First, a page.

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Close Encounter of the Celebrity Kind

OK, so I’m in Joe the Art of Coffee, the one on 13th Street near Union Square, it’s early Saturday morning, like 8 or 9, and this is the first thing that was kind of odd, because it’s a popular place, and typically there’s a bunch of people in there at that time — at all times, really — but on that day, at that particular moment, there’s nobody else around except the two baristas, me, and a guy at one of the small tables next to the back wall, near the bathroom, who’s just sitting there doing what people do in Joe the Art: drinking coffee, nibbling on a scone or something, and messing around with his iPad.

I notice that the guy is Willem Dafoe.

I’m not kidding, it was him. Look, I snapped a quick pic with my iPhone:

Now, don’t get me wrong. I’m cool about celebrities.

Not like some people, the kind who go nuts when they see one, get that stupid, shellshocked, ga-ga look on their faces and just gotta go over and start babbling like an idiot, spouting profundities like: “Wow, it’s you! It’s really you! JOE BIGSTAR! … I just want you to know, you were so great in __________________ and, and, and I’m such a big fan, I’m your biggest fan …Hey, can I take a photo with you, do a selfie? … Could you autograph my forehead?”

Shit like that. Which I find sickening. I mean, come on, have a little self-control. Don’t act like such a total yokel. Give the guy a break, let him have his privacy.


That’s how I feel about this sort of thing.


This is Willem Dafoe sitting there. Like only 15 feet away.

Willem Fucking Dafoe.

So without thinking I start walking over to where he’s sitting, and then, trying to play it as casual and low key and polite as I can, I say:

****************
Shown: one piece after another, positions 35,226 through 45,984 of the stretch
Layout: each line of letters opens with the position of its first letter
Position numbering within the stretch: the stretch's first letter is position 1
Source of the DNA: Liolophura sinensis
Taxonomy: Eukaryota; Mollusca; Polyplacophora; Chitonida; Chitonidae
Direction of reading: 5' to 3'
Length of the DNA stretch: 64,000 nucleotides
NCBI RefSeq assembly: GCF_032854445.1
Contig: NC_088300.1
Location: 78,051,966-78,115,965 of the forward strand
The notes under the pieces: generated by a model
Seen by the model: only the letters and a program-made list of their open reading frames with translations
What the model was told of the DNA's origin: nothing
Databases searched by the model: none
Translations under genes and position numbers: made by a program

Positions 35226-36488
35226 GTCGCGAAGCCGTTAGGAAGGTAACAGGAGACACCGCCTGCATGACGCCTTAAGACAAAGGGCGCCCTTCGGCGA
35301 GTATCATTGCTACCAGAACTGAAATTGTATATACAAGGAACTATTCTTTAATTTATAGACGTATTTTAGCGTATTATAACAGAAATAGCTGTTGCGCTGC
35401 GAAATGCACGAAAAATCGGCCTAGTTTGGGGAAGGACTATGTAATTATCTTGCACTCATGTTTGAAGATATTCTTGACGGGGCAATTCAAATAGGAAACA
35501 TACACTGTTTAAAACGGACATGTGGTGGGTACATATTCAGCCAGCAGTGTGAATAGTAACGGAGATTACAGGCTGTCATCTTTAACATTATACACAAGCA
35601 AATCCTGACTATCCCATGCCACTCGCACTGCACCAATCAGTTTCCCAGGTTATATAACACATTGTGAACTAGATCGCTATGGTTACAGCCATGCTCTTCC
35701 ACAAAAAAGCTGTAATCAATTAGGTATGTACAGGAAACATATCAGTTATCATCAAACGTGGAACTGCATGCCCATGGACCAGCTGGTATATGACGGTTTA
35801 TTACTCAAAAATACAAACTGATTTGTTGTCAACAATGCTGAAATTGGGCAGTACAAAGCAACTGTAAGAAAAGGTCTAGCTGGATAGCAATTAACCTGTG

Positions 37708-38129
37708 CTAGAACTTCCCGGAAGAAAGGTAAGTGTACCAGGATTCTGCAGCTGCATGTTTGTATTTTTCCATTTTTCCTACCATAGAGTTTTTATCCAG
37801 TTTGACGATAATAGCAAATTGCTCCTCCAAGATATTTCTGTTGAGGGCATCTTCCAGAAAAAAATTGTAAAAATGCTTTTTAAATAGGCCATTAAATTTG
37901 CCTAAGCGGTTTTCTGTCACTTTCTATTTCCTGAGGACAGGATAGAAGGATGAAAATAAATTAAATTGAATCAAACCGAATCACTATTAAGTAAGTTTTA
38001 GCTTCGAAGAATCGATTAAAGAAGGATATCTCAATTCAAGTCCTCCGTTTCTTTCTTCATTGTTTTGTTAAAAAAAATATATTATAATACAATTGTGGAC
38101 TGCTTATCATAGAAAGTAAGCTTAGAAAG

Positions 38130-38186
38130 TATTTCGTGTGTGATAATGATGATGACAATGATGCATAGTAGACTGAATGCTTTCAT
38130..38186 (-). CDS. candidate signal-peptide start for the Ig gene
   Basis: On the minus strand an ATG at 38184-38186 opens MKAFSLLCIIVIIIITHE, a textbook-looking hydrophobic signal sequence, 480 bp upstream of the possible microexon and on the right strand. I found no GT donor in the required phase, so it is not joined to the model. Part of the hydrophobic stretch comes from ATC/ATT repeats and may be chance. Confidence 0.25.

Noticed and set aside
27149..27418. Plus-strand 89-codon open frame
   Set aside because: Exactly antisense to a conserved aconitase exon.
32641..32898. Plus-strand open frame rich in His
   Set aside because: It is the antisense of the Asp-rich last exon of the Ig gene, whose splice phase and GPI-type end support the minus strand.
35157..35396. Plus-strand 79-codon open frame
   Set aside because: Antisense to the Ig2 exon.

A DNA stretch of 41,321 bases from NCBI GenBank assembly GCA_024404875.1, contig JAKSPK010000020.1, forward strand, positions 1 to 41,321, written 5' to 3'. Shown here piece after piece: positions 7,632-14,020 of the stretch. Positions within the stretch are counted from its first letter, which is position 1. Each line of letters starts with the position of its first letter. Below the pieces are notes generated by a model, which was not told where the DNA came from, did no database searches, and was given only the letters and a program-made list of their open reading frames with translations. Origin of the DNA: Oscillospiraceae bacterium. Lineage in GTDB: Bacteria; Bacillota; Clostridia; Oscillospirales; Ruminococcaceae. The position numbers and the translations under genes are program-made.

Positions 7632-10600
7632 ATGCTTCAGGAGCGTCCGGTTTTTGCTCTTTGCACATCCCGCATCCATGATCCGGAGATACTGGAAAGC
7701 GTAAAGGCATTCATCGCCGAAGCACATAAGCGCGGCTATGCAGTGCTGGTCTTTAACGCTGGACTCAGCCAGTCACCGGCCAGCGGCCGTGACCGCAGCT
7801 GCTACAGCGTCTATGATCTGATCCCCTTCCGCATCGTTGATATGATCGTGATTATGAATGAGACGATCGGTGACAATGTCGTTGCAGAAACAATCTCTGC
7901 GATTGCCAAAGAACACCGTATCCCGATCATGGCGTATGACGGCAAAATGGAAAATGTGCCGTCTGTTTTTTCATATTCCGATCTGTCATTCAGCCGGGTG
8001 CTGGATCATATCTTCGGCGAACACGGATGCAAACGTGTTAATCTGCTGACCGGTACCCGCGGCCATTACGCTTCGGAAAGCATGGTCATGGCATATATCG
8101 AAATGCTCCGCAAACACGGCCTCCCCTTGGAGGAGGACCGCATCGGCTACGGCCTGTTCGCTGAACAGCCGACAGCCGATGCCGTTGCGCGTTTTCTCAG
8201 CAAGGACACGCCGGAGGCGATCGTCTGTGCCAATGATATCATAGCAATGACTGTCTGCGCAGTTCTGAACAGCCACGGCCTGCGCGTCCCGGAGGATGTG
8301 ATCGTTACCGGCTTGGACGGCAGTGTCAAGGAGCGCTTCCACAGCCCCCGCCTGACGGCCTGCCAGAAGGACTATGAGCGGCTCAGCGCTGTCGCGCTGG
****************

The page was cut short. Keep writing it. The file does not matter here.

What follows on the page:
“Excuse me. I just want thank you for all the great performances. So many of them, too… Right from the beginning of your career you just crushed it in every picture: Rick Masters, To Live and Die in LA – what a fantastic character. Spot-on portrayal! I still love watching that movie. And the others … Bobby Peru , Wild at Heart – insanely great! The look, the voice – “Like a big ol’ jackrabbit bunny, jump all around that hole. Bobby Peru don’t come up for air.” Wow – you deserve a lifetime achievement Oscar for that one alone. Or Max Shreck in Shadow of a Vampire, “I don’t think vee need the writer any longer.’ Priceless! Perfect delivery. And Light Sleeper, man it was so, so –“

“Wait,” he says, putting his hand up like a traffic cop, but much slower. “Please. Stop for a minute. And take a deep breath, will you?

OK. Willem Defoe is speaking to me, and he’s telling me to stop for a moment and take a deep breath. So, sure, I do it. And wonder what he’s going to say next, considering the possibility that he’s going to blow me off. Which I wouldn’t blame him for, now that I’m thinking about the way I must have come across.